Guest Column | January 23, 2020

FDA Approves AI-Based Heart Failure Screening Method

By Kayla Matthews, Productivity Bytes


Heart failure is a growing problem in the United States. In 2017, heart failure was responsible for one out of every eight deaths in the country, with the condition costing the nation upwards of $30 billion, according to the Centers for Disease Control.

In response to this growing health issue, the FDA recently approved a heart failure screening method that relies on artificial intelligence to make its diagnoses.

What will this AI-based screening method entail, and why is the FDA's approval of this new method such a big deal in the medical community moving into this new decade?

AI Heart Failure Screening

More than 5.7 million adults are living with the shade of heart failure looming over them, and roughly half will die of the condition within five years after receiving their diagnosis. It might sound like a death sentence, but there are several treatments available to help patients manage their symptoms, as long as they get diagnosed with the condition early enough. That's where this AI screening comes in.

MedTech startup Eko, in partnership with the Mayo Clinic, is working toward creating a technology that's easy to embed in something as simple as a doctor's stethoscope, something nearly every medical practitioner on the planet carries.

When paired with an AI algorithm designed to detect heart failure, these specialized stethoscopes can collect enough data during a 15-second physical exam to determine if the patient has a reduced left ventricular ejection fraction, a symptom of heart failure. This problem would typically show up on an EKG, but those tests usually aren't part of a regular physical exam.

Researchers are teaching the AI to identify this specific ejection fraction by exposing it to the data from nearly 45,000 patients who have the same condition. When tested, the system was capable of detecting this symptom of heart failure between 85 and 86 percent of the time.

Different Aspects Of Medical AI

Eko isn't the only MedTech company seeking and receiving FDA approval for AI-based diagnostics for cardiac health conditions.

eMurmur, created by an Ottawa-based company, is also using a specialized stethoscope and a machine learning program to identify and classify heart murmurs, depending on whether they're normal or dangerous. This program also has received FDA clearance and may help both cardiologists and general practitioners diagnose dangerous heart murmurs.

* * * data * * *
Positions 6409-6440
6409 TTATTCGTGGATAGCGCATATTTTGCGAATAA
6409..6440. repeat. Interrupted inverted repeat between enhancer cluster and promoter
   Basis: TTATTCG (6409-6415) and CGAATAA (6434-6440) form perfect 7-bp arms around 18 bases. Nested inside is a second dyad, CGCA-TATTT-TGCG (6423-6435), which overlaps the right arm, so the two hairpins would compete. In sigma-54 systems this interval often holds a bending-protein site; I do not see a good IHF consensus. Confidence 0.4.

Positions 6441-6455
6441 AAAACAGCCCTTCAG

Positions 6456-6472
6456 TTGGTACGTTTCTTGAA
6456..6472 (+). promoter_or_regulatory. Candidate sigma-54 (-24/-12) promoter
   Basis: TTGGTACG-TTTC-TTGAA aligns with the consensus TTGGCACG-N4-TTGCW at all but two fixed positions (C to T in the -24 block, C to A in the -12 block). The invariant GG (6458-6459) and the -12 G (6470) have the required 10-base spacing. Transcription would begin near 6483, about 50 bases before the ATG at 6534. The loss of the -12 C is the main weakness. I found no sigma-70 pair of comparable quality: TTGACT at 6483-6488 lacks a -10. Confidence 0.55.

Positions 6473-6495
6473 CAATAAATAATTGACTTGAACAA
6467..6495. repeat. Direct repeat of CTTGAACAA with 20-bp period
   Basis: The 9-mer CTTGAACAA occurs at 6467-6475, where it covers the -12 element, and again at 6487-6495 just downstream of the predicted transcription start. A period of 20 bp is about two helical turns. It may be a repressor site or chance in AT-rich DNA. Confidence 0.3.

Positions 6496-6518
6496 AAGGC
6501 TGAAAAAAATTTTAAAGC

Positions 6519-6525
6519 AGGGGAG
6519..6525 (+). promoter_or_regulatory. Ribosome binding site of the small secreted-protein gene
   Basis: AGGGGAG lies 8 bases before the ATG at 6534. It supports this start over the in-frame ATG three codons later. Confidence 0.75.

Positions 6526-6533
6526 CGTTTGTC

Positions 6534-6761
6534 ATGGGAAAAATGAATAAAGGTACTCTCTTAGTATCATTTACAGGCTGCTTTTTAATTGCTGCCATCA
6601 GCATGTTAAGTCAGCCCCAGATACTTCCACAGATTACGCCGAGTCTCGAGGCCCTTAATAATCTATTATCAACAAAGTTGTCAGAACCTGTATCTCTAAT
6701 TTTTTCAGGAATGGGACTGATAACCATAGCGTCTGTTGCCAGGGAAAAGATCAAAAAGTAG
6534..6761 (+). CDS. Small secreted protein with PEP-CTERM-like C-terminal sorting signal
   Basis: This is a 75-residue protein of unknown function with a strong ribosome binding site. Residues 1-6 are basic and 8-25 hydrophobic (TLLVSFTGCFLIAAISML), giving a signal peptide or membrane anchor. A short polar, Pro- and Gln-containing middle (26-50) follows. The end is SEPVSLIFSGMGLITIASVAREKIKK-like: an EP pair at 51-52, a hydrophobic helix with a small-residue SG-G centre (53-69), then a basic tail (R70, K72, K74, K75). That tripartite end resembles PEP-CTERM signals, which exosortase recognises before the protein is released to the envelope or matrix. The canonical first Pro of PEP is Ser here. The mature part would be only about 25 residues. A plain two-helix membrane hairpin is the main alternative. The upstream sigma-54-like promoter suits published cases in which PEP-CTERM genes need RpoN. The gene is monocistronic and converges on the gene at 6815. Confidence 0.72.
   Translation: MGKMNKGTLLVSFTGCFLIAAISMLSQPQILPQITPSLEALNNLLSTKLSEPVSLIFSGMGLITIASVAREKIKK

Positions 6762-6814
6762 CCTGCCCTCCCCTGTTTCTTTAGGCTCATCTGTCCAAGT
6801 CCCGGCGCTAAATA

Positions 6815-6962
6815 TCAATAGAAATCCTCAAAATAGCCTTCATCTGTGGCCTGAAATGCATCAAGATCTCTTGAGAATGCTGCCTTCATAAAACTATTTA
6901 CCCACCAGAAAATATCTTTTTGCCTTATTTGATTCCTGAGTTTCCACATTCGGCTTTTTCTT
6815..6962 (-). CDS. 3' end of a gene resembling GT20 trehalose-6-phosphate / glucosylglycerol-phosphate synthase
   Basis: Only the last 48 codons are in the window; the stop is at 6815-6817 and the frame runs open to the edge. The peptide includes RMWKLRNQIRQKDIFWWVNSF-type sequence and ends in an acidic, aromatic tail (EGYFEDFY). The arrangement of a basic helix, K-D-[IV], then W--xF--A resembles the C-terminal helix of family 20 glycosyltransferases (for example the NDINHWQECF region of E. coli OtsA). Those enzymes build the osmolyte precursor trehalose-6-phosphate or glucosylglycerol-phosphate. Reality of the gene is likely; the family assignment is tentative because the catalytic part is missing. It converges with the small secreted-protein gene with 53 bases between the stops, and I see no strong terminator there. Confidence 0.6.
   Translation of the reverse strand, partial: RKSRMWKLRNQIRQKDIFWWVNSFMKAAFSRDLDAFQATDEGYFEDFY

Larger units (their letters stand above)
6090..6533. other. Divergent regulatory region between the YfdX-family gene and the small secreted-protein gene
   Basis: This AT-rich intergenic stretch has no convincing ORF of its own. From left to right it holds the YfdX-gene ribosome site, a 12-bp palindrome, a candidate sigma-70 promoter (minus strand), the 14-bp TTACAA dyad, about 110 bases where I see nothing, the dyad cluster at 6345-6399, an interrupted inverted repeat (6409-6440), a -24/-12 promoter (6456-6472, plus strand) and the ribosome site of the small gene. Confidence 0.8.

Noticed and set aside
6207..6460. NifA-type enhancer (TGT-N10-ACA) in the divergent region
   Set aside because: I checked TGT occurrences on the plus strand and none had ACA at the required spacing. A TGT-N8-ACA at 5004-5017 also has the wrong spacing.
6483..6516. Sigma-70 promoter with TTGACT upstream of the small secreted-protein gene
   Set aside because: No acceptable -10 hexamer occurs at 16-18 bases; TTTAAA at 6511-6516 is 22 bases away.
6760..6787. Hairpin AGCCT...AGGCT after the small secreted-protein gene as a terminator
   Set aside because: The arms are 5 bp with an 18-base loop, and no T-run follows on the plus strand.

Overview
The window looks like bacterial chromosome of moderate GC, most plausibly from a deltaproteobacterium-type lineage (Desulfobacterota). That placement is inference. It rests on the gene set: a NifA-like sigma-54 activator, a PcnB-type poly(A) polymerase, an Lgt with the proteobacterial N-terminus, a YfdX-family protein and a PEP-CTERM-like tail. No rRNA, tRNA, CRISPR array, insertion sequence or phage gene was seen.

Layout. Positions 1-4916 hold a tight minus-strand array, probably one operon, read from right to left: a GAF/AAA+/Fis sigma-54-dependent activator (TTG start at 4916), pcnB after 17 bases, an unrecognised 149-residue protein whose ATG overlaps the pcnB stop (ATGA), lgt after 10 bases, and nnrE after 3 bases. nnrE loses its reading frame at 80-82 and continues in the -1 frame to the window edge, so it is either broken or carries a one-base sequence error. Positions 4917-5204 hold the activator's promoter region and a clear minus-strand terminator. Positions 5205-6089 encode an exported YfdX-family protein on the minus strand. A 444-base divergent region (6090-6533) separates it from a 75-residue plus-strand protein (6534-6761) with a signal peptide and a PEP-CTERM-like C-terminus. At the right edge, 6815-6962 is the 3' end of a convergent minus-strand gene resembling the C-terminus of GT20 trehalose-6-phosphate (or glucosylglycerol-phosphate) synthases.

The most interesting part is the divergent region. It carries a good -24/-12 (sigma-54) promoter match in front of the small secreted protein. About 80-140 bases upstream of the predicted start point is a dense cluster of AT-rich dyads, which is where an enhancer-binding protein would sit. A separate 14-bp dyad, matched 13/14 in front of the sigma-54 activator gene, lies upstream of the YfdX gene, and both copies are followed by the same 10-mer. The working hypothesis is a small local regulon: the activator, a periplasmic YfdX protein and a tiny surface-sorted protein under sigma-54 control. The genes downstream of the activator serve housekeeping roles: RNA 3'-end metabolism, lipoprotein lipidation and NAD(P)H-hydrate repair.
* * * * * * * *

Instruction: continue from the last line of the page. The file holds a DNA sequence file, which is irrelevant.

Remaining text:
In time, this kind of AI-based program could also evolve, appearing in other aspects of the medical industry, as well as in medical-adjacent applications, such as during the process of performing an Impairment Rating Evaluation for workers' compensation and disability assessments. While it will likely never replace the human aspect of this kind of exam, it could complement human workers and perhaps make their job a little bit easier in the long run. It could also help make the assessment process more objective and fairer.

The First Of Its Kind

The most exciting thing about this new AI-based heart failure detector isn't just the fact that it will save lives, though that is part of it. It's the fact that it's one of the first of its kind, an AI system that has received FDA approval to predict heart failure. While it isn't the first AI in the medical industry, it is at the forefront of the application of this technology. As of mid-2019, there were only five FDA-approved AIs.

The technology is taking off and will likely become an integral part of the medical industry. One of the advantages of AI in the medical sector is that there is a massive amount of data available for this tech to use.

In 2011, researchers estimated that the healthcare system in the U.S. alone had generated more than 150 exabytes of data. For comparison, one exabyte is one billion gigabytes. By 2019, that number had grown to 8.41 petabytes. It's skyrocketed by 878 percent since 2016, and that number will only continue to increase.

AI and machine learning systems can sort through all this data in a fraction of the time it would take human researchers, comparing information both past and present to find a diagnosis, create accurate predictions or help save lives.

Medical AI Has a Promising Future

Today is a thrilling time to be part of the medical industry. AI technology is just beginning to emerge as a practical tool for diagnostics and analysis. There are only a handful of medical AI programs currently available, but it won't stay that way for long.

Medical AI will continue to grow and advance as the technology does, and it likely won't be long before artificial intelligence becomes an invaluable diagnostic and analysis tool.

The exciting thing about AI is that the more data it has, the smarter it becomes and the more useful it will be. This tech is only in the earliest stages of demonstrating its full potential to the world.

About The Author

Kayla Matthews is a MedTech writer whose work has appeared on HIT Consultant, Medical Economics and HITECH Answers, among other industry publications. To read more from Kayla, please connect with her on LinkedIn, or visit her personal tech blog at